Fine and Community Service for Dad Who Attacked Coach

CARMEL - A Mahopac man who could have faced up to 90 days in jail after being convicted of harassment and criminal mischief stemming from a confrontation with a high school lacrosse coach last year will serve no jail time.

He gave DiFusco a conditional discharge, which means he avoids probation.Instead, Carmel Town Justice Thomas J. Jacobellis Tuesday ordered 47-year-old Alfonso DiFusco to complete 50 hours of community service, continue the anger management counseling he has received for more than a year and pay $750 in fines, with surcharges bringing the amount to more than $1,000.

In February, Jacobellis found DiFusco guilty of second-degree harassment and fourth-degree criminal mischief but acquitted him of the misdemeanor charge of attempted assault, saying there was insufficient evidence to prove DiFusco was attempting to injure Mahopac High School girls varsity lacrosse coach Jim Lieto after DiFusco blocked his vehicle on the high school campus, reached inside Lieto's van and, according to Lieto, struck him multiple times.

The incident occurred the evening of March 13, 2015, after Lieto cut DiFusco's youngest daughter, Gabrielle, then a junior, from the lacrosse team.

Lieto, who was not injured, testified DiFusco cursed at him, hit him in the face with the palm side of a closed hand, spat at him and attempted to take his phone to stop him from calling police.

DiFusco's attorney, Joseph J. Tock, maintained at that time and repeated his contention Tuesday night that what occurred "was not a crime."

"We believe my client was certainly overly emotional and protective of his child," Tock said. "It's his recognition that he perhaps overreacted. As a parent, we all love our children and want them to succeed and sometimes we become overprotective."

While apologizing to the court for taking up its time, DiFusco appeared to defend his actions, saying, "I got a little emotional in regard to my daughter. I still feel she's the victim in this case."

Lieto, who did not attend the sentencing, said, "I think the judge handled it fairly. Mostly, I'm just glad it's over. It was hard on my family and I'm sure it was hard on his family. It was just an unfortunate thing. I hope all of us can move on with our lives."

He indicated, though, that while the incident was an extreme example of a parent reacting poorly to a coaching decision, interference is not uncommon.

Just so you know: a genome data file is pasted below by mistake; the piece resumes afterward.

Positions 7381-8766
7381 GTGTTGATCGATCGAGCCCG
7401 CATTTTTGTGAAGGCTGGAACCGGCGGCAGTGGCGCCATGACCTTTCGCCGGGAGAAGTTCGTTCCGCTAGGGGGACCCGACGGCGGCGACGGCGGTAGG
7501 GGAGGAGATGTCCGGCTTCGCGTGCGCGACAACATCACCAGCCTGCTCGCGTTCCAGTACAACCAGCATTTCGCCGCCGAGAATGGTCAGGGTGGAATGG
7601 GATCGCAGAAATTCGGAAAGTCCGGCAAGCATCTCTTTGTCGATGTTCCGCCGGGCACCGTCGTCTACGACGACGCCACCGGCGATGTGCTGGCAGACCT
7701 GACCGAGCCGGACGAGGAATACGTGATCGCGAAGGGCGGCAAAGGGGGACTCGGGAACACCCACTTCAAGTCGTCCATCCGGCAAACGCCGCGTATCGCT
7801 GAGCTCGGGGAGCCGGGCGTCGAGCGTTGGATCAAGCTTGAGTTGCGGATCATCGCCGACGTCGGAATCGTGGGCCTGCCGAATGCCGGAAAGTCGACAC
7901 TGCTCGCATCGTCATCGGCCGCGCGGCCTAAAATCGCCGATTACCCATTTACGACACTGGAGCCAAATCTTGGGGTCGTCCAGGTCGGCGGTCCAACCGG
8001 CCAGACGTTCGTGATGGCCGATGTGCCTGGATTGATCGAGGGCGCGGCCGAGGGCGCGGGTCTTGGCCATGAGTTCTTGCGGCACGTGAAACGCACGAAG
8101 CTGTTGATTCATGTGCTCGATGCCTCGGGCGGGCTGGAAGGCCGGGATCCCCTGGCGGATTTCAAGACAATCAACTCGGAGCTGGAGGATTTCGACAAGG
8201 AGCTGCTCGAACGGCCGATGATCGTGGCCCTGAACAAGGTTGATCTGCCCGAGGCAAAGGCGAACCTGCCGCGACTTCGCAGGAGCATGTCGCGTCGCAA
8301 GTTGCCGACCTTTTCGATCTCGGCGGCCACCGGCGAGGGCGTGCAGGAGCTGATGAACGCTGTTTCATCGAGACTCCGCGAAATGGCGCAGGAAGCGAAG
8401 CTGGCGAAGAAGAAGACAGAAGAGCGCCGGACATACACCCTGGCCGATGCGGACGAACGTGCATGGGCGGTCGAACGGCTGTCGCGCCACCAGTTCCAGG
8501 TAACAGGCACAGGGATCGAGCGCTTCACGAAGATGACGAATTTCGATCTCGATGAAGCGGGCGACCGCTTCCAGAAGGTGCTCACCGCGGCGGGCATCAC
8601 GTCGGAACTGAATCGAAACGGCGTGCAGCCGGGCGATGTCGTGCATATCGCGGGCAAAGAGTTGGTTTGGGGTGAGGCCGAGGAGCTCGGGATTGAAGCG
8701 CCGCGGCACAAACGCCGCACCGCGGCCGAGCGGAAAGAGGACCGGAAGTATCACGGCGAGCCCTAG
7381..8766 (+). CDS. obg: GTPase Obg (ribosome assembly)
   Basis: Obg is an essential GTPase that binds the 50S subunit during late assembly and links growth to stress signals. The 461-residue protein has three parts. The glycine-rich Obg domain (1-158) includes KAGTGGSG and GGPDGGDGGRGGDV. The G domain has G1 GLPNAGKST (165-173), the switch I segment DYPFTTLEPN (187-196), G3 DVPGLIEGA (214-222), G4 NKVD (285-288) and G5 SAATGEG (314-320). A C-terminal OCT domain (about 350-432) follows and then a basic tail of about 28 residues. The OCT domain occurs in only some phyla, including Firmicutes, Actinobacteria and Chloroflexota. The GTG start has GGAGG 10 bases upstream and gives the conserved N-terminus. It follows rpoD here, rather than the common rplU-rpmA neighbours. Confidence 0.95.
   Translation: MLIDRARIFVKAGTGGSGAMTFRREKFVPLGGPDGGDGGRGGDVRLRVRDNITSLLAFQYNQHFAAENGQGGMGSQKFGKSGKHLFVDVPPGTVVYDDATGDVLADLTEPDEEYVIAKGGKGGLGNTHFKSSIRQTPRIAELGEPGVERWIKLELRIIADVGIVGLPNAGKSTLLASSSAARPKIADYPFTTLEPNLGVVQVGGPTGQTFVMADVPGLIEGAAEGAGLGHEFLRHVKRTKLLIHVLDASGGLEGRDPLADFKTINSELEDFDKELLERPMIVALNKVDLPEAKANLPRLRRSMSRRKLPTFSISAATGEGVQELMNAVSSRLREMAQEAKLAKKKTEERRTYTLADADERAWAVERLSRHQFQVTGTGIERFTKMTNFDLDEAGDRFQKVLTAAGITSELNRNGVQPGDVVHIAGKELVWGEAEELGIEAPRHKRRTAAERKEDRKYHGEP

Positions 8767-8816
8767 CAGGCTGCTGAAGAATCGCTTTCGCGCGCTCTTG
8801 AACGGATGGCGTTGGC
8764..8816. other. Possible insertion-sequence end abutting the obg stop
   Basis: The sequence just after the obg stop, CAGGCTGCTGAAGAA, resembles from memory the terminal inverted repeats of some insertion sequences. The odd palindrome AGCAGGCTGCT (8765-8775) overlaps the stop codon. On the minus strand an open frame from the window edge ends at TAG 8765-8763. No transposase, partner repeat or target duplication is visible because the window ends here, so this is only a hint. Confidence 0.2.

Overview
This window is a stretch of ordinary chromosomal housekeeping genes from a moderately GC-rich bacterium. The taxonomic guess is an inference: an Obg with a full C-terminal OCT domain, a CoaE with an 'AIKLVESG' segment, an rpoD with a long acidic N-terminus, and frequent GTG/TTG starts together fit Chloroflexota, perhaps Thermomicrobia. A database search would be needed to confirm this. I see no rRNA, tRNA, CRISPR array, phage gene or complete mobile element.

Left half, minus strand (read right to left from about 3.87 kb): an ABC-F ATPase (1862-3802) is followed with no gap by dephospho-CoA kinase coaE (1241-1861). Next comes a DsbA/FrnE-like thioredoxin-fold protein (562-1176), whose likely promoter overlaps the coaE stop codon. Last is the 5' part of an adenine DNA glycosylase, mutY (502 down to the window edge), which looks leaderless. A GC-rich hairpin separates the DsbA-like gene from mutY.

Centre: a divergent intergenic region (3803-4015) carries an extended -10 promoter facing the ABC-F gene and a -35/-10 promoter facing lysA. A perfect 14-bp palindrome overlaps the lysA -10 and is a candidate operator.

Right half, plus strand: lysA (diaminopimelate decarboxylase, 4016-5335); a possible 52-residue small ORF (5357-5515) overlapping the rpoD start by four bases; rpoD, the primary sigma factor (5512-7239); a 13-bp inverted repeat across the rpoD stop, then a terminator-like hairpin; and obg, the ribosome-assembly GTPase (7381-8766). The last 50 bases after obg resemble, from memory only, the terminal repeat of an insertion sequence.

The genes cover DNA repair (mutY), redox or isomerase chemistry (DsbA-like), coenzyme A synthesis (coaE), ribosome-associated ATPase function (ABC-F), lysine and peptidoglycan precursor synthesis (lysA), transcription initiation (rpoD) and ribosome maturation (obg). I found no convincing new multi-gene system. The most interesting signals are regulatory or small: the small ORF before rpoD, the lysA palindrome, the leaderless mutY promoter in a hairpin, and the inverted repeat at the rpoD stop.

"A lot of good coaches at Mahopac don't coach because of things like this," Lieto said. "I would love to see a system where there's more faith put in to who the district hires."

During his trial, DiFusco said he confronted Lieto, in part charging that cutting his daughter from the team jeopardized her chances of gaining a lacrosse scholarship.

He testified that his daughter, who also played club lacrosse outside school, ultimately received a partial lacrosse and academic scholarship to Division II St. Thomas Aquinas College in Rockland County.

Jacobellis, who issued a two-year limited order of protection that basically bars DiFusco from threatening, trying to intimidate or assaulting Lieto but allows him to be on school grounds and in other areas when Lieto is present, said, "I really think you went to the school that night intent on defending your daughter's character or position on the team."

But he admonished DiFusco, saying he had "set the wrong example" for his daughter, her friends and his family.

"Chalk that up to emotions getting the better of judgment," he said.

Tock noted that a Department of Probation report on DiFusco concluded he has a "very low possibility of recidivism."

But Jacobellis ordered that bi-monthly reports be submitted to the court for a year regarding DiFusco's anger management therapy.

He also advised DiFusco, "If you see the complainant, it's best to walk away."

"I think the judge's sentence was fair," said Tock, who was happy the order of protection's limited scope will allow DiFusco to attend Gabrielle's high school graduation in June.

DiFusco, who also has two older daughters, one of whom plays lacrosse for Mercy College, must pay his $1,080 in fines and state surcharge by July 12. He must complete his community service, which will be administered through the Putnam County Sheriff's Office, by the end of this year.

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